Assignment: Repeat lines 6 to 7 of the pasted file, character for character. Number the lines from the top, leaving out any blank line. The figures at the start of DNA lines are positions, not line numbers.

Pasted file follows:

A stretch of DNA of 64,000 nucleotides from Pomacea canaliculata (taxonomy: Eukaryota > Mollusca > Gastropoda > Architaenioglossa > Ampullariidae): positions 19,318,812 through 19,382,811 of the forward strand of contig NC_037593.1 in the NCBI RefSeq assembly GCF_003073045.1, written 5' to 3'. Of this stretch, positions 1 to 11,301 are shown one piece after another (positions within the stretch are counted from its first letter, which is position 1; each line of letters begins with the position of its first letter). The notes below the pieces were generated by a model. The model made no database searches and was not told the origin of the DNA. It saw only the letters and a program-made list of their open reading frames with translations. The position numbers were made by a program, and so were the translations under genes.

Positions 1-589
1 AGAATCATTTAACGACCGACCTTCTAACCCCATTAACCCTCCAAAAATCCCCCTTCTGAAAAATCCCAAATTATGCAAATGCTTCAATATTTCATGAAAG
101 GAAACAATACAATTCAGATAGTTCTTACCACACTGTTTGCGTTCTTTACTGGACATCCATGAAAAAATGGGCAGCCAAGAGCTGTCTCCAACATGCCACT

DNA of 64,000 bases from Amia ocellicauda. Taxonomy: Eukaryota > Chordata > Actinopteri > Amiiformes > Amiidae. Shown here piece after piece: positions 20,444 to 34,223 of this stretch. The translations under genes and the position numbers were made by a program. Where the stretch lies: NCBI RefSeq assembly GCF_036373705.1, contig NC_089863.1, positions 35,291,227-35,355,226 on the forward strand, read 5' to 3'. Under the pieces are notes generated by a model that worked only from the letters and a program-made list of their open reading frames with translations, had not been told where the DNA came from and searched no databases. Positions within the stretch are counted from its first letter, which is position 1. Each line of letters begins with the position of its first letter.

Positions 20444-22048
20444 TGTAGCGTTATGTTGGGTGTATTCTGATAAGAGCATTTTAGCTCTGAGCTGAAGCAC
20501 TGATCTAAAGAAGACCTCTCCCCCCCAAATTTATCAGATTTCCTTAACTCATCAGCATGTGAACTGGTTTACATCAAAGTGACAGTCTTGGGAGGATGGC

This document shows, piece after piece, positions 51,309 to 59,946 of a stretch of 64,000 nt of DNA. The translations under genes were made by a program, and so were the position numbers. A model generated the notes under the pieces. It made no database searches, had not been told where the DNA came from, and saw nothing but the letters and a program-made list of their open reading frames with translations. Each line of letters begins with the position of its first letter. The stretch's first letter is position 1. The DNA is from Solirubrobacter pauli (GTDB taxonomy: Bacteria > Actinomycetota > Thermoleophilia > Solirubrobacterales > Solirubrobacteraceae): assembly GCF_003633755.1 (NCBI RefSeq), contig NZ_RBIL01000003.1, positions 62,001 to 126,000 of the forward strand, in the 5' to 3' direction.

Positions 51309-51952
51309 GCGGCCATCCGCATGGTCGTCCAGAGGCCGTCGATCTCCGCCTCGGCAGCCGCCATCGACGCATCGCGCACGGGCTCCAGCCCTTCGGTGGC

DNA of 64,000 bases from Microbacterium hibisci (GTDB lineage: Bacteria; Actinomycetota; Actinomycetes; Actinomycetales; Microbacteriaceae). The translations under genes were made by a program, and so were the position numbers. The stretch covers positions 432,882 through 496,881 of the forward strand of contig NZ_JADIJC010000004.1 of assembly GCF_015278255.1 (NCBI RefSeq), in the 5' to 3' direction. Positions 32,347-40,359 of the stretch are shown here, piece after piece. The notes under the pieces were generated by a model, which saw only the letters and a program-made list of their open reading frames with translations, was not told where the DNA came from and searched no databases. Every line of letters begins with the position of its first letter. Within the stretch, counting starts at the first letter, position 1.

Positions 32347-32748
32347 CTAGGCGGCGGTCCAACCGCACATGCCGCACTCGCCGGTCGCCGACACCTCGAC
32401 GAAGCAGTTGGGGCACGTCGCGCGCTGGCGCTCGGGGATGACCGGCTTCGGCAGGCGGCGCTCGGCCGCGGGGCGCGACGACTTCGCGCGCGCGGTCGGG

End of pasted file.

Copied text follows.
Positions 20444-22048
20444 TGTAGCGTTATGTTGGGTGTATTCTGATAAGAGCATTTTAGCTCTGAGCTGAAGCAC